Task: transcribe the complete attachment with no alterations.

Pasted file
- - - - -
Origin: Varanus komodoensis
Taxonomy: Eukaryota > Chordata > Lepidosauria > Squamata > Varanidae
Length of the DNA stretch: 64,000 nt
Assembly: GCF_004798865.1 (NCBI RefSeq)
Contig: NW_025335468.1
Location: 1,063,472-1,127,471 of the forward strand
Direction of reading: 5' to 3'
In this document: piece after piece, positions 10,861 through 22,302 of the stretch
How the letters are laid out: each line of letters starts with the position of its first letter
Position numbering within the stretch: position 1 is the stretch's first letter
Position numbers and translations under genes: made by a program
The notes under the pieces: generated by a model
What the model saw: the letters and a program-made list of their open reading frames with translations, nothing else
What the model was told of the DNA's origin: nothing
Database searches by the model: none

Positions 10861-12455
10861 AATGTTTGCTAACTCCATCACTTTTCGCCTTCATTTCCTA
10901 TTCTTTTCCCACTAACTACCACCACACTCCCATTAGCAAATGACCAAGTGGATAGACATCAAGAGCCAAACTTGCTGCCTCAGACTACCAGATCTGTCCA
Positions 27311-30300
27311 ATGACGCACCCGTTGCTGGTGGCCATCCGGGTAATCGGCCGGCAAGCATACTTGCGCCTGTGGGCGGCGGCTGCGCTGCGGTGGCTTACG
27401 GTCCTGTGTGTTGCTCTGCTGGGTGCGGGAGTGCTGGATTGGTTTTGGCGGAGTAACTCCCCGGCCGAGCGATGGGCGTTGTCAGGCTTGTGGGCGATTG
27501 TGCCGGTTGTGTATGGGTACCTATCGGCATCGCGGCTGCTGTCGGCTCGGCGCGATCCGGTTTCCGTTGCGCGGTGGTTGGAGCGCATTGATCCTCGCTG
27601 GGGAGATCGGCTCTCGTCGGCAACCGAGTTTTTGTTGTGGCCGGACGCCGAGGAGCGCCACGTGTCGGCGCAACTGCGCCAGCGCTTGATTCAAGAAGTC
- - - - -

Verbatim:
Origin: Varanus komodoensis
Taxonomy: Eukaryota > Chordata > Lepidosauria > Squamata > Varanidae
Length of the DNA stretch: 64,000 nt
Assembly: GCF_004798865.1 (NCBI RefSeq)
Contig: NW_025335468.1
Location: 1,063,472-1,127,471 of the forward strand
Direction of reading: 5' to 3'
In this document: piece after piece, positions 10,861 through 22,302 of the stretch
How the letters are laid out: each line of letters starts with the position of its first letter
Position numbering within the stretch: position 1 is the stretch's first letter
Position numbers and translations under genes: made by a program
The notes under the pieces: generated by a model
What the model saw: the letters and a program-made list of their open reading frames with translations, nothing else
What the model was told of the DNA's origin: nothing
Database searches by the model: none

Positions 10861-12455
10861 AATGTTTGCTAACTCCATCACTTTTCGCCTTCATTTCCTA
10901 TTCTTTTCCCACTAACTACCACCACACTCCCATTAGCAAATGACCAAGTGGATAGACATCAAGAGCCAAACTTGCTGCCTCAGACTACCAGATCTGTCCA
Positions 27311-30300
27311 ATGACGCACCCGTTGCTGGTGGCCATCCGGGTAATCGGCCGGCAAGCATACTTGCGCCTGTGGGCGGCGGCTGCGCTGCGGTGGCTTACG
27401 GTCCTGTGTGTTGCTCTGCTGGGTGCGGGAGTGCTGGATTGGTTTTGGCGGAGTAACTCCCCGGCCGAGCGATGGGCGTTGTCAGGCTTGTGGGCGATTG
27501 TGCCGGTTGTGTATGGGTACCTATCGGCATCGCGGCTGCTGTCGGCTCGGCGCGATCCGGTTTCCGTTGCGCGGTGGTTGGAGCGCATTGATCCTCGCTG
27601 GGGAGATCGGCTCTCGTCGGCAACCGAGTTTTTGTTGTGGCCGGACGCCGAGGAGCGCCACGTGTCGGCGCAACTGCGCCAGCGCTTGATTCAAGAAGTC